I wasn't saying theat plumbers don't carry LOTO kits, just that I've never seen a plumber carry one for his own use.
 

ultramegabob

Senior Member
Location
Indiana
the only thing I think that you did wrong was turning the breaker off if you didnt want to be responsible for it, you should either turn it off and lock it out properly, or point and say "there is the breaker" and let it be his baby.... you kinda made yourself attached to the issue by putting tape over the breaker.
 

jameselectric

Senior Member
BackInTheHabit said:
I wasn't saying theat plumbers don't carry LOTO kits, just that I've never seen a plumber carry one for his own use.


Im sorry, but your statement does not make any common sense at all to me!!
What is the point of carrying a LOTO kit, if its not for your own use??? Isnt it suppose to protect your own safety?? Arent you the one suppose to have the only key?? I would assume that since you are NOT saying that plumbers dont carry loto, then i would hope its ok to 'assume' that you are saying that they do.
 

jameselectric

Senior Member
ultramegabob said:
the only thing I think that you did wrong was turning the breaker off if you didnt want to be responsible for it, you should either turn it off and lock it out properly, or point and say "there is the breaker" and let it be his baby.... you kinda made yourself attached to the issue by putting tape over the breaker.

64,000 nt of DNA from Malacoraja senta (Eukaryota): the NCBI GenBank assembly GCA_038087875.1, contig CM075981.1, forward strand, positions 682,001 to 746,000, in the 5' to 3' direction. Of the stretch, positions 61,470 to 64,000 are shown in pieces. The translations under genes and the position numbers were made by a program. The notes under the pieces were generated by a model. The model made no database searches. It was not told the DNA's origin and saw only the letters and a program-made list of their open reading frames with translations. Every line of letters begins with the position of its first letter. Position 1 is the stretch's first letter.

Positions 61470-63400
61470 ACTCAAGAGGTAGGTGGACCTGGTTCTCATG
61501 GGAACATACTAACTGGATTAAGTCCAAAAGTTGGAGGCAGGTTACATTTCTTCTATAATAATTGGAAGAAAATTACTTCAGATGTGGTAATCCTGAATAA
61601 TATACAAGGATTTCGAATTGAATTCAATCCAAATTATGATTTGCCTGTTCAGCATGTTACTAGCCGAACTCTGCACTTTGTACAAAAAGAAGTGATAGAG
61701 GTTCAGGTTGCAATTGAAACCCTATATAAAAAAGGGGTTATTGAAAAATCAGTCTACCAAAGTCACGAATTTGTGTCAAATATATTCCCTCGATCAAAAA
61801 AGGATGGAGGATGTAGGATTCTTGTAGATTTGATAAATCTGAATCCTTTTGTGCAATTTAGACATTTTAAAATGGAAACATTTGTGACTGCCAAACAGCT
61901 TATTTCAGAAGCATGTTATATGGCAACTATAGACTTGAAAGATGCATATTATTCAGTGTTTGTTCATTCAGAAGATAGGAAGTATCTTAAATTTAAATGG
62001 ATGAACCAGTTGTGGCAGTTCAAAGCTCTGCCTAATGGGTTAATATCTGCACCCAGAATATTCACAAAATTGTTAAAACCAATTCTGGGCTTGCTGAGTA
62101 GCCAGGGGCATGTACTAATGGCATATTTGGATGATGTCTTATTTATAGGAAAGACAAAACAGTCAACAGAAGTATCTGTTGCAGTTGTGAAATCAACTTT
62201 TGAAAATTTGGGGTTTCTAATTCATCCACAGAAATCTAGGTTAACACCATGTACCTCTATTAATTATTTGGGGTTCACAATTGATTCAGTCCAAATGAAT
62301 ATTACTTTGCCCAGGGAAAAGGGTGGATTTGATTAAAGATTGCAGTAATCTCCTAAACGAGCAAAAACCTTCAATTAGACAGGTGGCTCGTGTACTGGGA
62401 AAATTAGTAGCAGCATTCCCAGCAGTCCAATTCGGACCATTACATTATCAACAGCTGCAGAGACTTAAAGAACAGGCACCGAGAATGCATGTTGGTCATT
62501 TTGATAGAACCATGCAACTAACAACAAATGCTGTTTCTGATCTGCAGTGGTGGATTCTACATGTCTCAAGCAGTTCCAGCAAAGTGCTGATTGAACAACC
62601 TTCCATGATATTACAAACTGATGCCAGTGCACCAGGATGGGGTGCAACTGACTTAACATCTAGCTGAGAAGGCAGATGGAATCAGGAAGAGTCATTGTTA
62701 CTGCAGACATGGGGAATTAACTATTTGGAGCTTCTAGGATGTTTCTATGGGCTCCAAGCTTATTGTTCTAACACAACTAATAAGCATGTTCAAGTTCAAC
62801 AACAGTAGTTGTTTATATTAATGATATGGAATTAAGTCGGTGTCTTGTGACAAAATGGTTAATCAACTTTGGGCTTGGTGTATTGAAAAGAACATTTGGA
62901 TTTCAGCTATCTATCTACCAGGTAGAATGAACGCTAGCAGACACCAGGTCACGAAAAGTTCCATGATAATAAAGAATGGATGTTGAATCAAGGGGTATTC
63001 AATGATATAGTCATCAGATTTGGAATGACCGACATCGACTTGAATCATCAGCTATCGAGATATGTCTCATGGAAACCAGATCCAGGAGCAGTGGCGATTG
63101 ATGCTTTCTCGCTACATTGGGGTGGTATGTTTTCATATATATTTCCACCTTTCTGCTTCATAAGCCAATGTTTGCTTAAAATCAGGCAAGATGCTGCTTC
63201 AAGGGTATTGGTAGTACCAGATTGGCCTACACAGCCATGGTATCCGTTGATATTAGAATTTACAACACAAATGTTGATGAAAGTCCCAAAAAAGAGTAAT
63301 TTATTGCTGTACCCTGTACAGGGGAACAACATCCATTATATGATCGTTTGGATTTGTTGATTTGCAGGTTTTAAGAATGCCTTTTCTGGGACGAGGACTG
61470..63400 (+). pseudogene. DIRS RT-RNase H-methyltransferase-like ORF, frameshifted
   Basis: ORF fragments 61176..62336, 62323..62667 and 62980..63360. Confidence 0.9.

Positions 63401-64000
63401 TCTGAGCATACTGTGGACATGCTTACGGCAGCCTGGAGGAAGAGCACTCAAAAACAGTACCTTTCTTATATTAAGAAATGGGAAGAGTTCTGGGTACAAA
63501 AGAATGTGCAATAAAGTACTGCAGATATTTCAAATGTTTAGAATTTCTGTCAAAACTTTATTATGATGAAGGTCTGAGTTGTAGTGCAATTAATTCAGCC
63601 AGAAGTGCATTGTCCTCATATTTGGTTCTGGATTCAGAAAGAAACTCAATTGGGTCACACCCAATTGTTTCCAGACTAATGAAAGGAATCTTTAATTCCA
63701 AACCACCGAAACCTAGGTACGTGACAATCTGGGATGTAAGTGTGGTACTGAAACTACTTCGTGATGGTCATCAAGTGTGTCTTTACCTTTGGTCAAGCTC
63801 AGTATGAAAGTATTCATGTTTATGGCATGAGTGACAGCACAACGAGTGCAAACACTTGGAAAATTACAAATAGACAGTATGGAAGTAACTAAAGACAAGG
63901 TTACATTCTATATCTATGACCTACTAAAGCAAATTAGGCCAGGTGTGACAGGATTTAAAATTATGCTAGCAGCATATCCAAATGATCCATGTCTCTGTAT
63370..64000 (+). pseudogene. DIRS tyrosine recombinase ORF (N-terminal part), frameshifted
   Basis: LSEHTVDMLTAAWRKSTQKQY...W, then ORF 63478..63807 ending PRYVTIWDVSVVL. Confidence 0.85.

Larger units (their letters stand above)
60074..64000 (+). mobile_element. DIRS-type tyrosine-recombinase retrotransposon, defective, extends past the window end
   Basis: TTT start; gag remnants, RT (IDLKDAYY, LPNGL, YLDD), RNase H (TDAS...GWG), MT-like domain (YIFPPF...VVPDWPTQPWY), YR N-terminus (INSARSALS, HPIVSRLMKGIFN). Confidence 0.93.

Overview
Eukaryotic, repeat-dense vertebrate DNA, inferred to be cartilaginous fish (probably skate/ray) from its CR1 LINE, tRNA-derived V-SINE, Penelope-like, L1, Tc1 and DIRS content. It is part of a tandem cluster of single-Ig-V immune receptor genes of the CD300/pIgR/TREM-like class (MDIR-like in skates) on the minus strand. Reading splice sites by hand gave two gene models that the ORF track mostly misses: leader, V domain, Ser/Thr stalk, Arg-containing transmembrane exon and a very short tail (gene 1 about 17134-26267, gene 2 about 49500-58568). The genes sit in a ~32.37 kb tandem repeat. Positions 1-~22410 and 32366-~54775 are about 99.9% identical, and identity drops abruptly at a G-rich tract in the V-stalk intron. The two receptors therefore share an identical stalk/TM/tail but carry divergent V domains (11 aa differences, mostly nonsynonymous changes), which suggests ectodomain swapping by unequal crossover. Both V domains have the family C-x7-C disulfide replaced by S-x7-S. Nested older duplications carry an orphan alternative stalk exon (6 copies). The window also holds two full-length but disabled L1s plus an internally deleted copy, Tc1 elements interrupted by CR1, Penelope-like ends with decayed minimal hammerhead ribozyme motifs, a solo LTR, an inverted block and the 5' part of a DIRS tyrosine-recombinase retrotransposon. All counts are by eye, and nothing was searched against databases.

the red tape was just for his easy identification, since he didnt have his kit and tools right there. It appeared that he was going to go get it.
 

Huevos

Member
I used to work at a large mfg. plant and this sort of thing came up often. In fact, almost the exact same thing happened to me with a plumber that wanted me to lock out for a piece of equipment he was working on. I refused, telling him that he was responsible to lock out what he was working on. He too had lock out devices for valves and such and said that he locked out equipment for other trades and thought I was being unreasonable. I like to think that I play well with others but I'm not going to lay my behind on the line just because a plumber dosn't understand OSHA rules. Well my supervisor, nice guy that he is, decided to put his lock on it in the interest of jobsite harmony. That solved everyones problem except that when they wanted to bring the system online my supervisor was on vacation. That was a dog and pony show.... :grin:
 

480sparky

Senior Member
Location
Iowegia
It sounds like this all boils down to whether plumbers should carry the LOTO parts to lockout breakers, discos, etc.

How many of us here can lockout a plumbing valve? A show of hands, please.
 

jameselectric

Senior Member
Huevos said:
I used to work at a large mfg. plant and this sort of thing came up often. In fact, almost the exact same thing happened to me with a plumber that wanted me to lock out for a piece of equipment he was working on. I refused, telling him that he was responsible to lock out what he was working on. He too had lock out devices for valves and such and said that he locked out equipment for other trades and thought I was being unreasonable. I like to think that I play well with others but I'm not going to lay my behind on the line just because a plumber dosn't understand OSHA rules. Well my supervisor, nice guy that he is, decided to put his lock on it in the interest of jobsite harmony. That solved everyones problem except that when they wanted to bring the system online my supervisor was on vacation. That was a dog and pony show.... :grin:

this is EXACTLY my point!! I wasnt going to be available